A similar study on energy dissipation and its relation with side length, wall thickness, and foam density was performed for the square tube. Figure 12 showed that the thickness had the strongest effect on the increase in energy dissipation of the full component. It can also be hinted that the use of higher-density foams provided a slight improvement in energy dissipation in specimens with thick tube walls due to a higher contribution from friction. Moreover, Figure 13 shows that energy dissipation of the components also increased as side length was reduced, rooted in the higher contribution from friction and the aluminium extrusion.

4.4. Failure and Folding Modes

Changes in the filling materials lead to different deformation modes. In some cases, the combination of a strong core and thin walls may lead to fracture in the aluminium tubes. To further assess how the different reinforcements could generate cracks in the aluminium extrusions, the percentage of integration points that failed during the simulations was also computed. Results were obtained from the inner, middle, and outer section points of each shell element in the aluminium walls. The results summarised in Table 7 showed a higher percentage of fracture for the square components, which can be explained by the characteristics of its collapse mechanism as corners are more prone to higher membrane deformations and, consequently, fracture. The percentage of failed integration points is around 3% higher than that of the circular tubes.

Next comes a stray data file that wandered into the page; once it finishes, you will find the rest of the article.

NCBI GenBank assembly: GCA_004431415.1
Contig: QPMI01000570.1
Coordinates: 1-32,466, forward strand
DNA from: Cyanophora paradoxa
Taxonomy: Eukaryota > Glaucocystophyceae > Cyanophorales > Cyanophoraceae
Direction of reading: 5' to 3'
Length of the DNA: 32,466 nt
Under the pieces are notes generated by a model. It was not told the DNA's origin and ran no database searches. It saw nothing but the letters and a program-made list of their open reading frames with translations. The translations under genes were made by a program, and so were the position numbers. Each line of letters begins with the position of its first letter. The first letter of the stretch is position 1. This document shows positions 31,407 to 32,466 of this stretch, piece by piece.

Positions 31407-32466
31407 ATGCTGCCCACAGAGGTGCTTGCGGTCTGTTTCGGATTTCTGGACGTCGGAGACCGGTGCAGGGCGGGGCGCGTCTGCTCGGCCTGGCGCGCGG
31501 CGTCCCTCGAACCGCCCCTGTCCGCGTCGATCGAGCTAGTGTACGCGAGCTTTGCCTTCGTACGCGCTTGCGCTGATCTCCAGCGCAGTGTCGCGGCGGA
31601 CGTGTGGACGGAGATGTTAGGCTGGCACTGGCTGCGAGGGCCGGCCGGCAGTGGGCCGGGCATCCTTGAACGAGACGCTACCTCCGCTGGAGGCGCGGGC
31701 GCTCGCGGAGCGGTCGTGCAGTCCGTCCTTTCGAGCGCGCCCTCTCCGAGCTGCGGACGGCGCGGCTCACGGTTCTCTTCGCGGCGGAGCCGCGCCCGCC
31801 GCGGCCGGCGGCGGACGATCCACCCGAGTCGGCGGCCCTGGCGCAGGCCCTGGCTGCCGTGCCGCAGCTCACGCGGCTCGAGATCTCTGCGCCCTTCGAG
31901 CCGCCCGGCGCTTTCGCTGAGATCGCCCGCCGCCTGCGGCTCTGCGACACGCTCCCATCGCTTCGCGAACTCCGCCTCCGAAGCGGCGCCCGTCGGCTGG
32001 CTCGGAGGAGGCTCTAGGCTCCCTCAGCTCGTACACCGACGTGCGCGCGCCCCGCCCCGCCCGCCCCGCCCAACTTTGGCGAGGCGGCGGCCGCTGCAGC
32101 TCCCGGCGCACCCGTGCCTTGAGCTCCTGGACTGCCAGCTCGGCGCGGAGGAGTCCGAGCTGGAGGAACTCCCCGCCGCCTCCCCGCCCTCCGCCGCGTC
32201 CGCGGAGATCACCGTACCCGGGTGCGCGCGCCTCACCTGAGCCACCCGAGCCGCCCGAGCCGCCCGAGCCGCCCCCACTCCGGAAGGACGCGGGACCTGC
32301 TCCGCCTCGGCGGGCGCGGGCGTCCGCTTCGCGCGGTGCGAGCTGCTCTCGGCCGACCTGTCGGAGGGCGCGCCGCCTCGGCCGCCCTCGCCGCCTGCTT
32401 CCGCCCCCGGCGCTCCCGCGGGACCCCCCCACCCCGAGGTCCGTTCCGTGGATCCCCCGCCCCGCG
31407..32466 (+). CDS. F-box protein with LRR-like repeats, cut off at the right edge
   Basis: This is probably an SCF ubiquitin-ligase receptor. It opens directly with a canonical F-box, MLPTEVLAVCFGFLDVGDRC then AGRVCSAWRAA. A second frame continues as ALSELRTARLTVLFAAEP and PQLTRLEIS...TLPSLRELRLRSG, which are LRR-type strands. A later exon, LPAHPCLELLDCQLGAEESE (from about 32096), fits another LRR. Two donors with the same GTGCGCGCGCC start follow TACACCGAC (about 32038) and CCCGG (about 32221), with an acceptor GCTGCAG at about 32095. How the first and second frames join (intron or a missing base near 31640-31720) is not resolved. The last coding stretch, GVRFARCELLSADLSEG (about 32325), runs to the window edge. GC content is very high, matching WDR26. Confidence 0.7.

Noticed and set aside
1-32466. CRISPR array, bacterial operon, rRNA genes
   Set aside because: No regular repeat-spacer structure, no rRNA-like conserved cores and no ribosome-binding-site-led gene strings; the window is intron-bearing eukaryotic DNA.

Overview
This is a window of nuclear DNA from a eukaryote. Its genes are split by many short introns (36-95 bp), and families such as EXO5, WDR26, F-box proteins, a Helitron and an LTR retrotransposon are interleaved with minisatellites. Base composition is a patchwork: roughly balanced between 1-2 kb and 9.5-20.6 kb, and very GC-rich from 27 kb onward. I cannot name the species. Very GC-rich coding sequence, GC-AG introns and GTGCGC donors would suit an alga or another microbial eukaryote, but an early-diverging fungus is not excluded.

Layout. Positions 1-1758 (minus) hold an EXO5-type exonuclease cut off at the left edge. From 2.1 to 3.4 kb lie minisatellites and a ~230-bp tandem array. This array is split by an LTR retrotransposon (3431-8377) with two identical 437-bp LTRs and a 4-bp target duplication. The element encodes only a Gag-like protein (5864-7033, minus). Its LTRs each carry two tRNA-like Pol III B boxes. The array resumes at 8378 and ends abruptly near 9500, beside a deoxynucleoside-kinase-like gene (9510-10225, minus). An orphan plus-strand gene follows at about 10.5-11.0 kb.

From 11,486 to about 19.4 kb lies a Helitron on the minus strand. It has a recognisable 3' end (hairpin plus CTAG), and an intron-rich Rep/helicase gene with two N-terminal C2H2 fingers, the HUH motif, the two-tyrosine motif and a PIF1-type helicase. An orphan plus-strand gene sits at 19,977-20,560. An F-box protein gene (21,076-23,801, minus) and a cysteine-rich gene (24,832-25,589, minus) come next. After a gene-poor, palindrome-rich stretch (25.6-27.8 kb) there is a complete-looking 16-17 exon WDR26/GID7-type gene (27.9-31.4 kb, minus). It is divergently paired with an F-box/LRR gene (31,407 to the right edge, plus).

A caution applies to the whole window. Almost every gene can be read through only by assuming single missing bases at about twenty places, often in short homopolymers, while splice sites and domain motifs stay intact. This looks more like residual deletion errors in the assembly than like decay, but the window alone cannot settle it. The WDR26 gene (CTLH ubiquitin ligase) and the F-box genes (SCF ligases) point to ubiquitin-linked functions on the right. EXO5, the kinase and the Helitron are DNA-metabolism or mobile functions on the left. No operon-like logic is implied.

The bending-to-membrane indicator Ω from Equation (7) was also studied, with circular tubes taking a slightly higher fraction of the bending component than the square extrusions, which can be attributed again to the difference in the collapse mechanism of the tube. A small increase in Ω was also found when using foam instead of cork.

5. Discussion

The results presented in Table 5 are related to the differences in the crushing modes observed for different cross-section geometries. In order to shed some light upon this, a closer look was taken at the different values obtained for α and β . The α parameter reached values close to its upper bound for the circular tube showing that the increment in energy dissipation was favoured by higher foam densities and, consequently, a higher plateau stress of the foam. Stronger foams exerted a stiffer constraint on the tube’s fold formation, which in turn led to more and shorter folds giving a higher energy dissipation per unit volume. This effect is illustrated in Figure 14, where the empty tube developed four folds in concertina mode and then transitioned to a diamond mode. However, with a reinforced specimen as that from Figure 14b, the core made the tube collapse solely in concertina mode, developing ten full concertina folds in the same crushing distance, thus dissipating more energy per unit volume.